“Once in a blue moon” either means two full moons in the same month or thirteen full moons in the same year.
At one point in history, the moon did appear to be blue, but that was a result of the ash and gases released when Krakatau erupted. Didn’t have anything to do with the moon being made of blue cheese and ever since I saw a rabbit in the moon, I haven’t been able to see the man in the moon.
I don’t know what any of this has to do with my silence, but I haven’t written a blog for close to a month – since my friend George died. After writing about that, I didn’t know what to say. And then I learned that my friend’s eight-year old granddaughter died – killed in a crosswalk in Prague by a truck driver who was distracted by the weight of his own life.
I really didn’t know what to say after that.
The past decade has been top heavy with loss. I’m sure enduring it has made me stronger. But it’s also made me more fragile – leaving me with the skin of a snake that has just slithered out of its old skin.
I’ve been looking at that old skin, wondering what to do now that I’ve shed it. I’m a little scared to see that it is no longer a part of me. I’ve even tried putting it back on, but that’s like pushing string. It just doesn’t work.
So I have to deal with where I am right now. It’s a little bit scary.
My biggest epiphany as I wrote my way into the New Year in my morning pages was that my rage seems to have burned itself out. I just kind of noticed it was gone – the way the lighthouse keeper wakes up at two in the morning and asks “What’s that?” when the fog horn that goes off every hour on the hour doesn’t go off.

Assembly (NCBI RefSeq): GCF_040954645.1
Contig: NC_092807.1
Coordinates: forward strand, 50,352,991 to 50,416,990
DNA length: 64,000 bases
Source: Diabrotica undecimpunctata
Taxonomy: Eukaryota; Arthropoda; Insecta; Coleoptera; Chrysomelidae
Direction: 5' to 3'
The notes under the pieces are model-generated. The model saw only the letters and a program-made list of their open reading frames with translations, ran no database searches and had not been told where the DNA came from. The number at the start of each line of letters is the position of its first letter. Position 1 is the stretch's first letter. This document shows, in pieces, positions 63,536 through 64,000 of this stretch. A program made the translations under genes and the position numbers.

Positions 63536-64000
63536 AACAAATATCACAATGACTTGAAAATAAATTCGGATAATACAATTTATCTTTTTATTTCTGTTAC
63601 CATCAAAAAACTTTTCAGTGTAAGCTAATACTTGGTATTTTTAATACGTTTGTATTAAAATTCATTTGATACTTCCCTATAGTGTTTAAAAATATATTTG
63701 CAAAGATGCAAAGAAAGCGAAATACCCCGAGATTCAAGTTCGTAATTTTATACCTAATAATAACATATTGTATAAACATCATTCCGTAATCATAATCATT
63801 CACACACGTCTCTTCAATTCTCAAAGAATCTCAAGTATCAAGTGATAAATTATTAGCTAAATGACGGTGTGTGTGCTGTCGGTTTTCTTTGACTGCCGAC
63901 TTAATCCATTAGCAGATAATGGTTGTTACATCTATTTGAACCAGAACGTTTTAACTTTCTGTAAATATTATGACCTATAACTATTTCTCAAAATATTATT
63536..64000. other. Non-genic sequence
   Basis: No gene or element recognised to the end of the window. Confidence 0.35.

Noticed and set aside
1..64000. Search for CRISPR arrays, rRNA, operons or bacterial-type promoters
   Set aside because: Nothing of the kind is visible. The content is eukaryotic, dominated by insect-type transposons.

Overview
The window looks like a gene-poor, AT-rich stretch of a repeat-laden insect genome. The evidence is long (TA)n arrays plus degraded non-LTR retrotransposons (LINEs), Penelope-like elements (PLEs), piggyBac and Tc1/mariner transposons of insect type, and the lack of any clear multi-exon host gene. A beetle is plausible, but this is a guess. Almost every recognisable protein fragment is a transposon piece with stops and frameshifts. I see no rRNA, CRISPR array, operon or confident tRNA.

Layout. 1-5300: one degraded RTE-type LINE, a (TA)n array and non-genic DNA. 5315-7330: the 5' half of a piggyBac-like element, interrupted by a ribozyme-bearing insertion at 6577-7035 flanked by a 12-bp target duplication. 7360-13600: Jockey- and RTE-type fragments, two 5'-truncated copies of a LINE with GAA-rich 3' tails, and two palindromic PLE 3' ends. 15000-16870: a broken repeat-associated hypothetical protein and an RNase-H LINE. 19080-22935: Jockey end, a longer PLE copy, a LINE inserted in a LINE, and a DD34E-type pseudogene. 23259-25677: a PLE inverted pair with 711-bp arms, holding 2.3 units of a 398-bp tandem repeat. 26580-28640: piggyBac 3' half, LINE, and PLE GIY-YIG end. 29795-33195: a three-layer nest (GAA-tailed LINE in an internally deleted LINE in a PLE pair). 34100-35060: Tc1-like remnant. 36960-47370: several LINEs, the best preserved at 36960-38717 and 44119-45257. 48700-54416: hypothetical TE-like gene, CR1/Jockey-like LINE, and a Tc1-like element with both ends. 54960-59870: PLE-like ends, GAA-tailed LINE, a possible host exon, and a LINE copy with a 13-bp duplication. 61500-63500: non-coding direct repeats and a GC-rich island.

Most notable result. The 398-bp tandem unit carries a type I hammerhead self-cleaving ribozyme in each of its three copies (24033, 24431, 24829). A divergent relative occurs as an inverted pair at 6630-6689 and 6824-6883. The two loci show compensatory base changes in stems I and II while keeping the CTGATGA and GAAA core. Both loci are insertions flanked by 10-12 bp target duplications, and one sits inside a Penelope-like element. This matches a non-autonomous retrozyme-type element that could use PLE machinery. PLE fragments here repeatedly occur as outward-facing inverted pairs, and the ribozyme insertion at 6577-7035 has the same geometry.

I think that for years my rage was my lighthouse, the homing beacon that showed me the way back to myself when the Greek chorus chanted, “You’re too big for your britches, you’re too big for you’re britches, who do you think you are?” over and over ad infinitum.
I’m embarrassed to say that I’ve sought out that chorus recently, hoping to find some comfort in the familiar. Like a horse running into the burning barn.
But there is no comfort in what was familiar.
Life is more fragile than I ever imagined. I see the photographs and videos of my friend’s eight-year-old granddaughter and wonder how can this be? How can a life force so strong be snuffed out with so little regard for rhyme and reason?
For some reason, it makes seeking the familiar to keep fear at bay a fool’s errand for me. My choice is to accept change as the only thing that is certain.
So here I am with a new chorus waiting for me to cue them up with a new refrain. And I wonder, what will I write?
Once in a blue moon, something rare happens. Life is fragile. I think it’s important to seize those moments.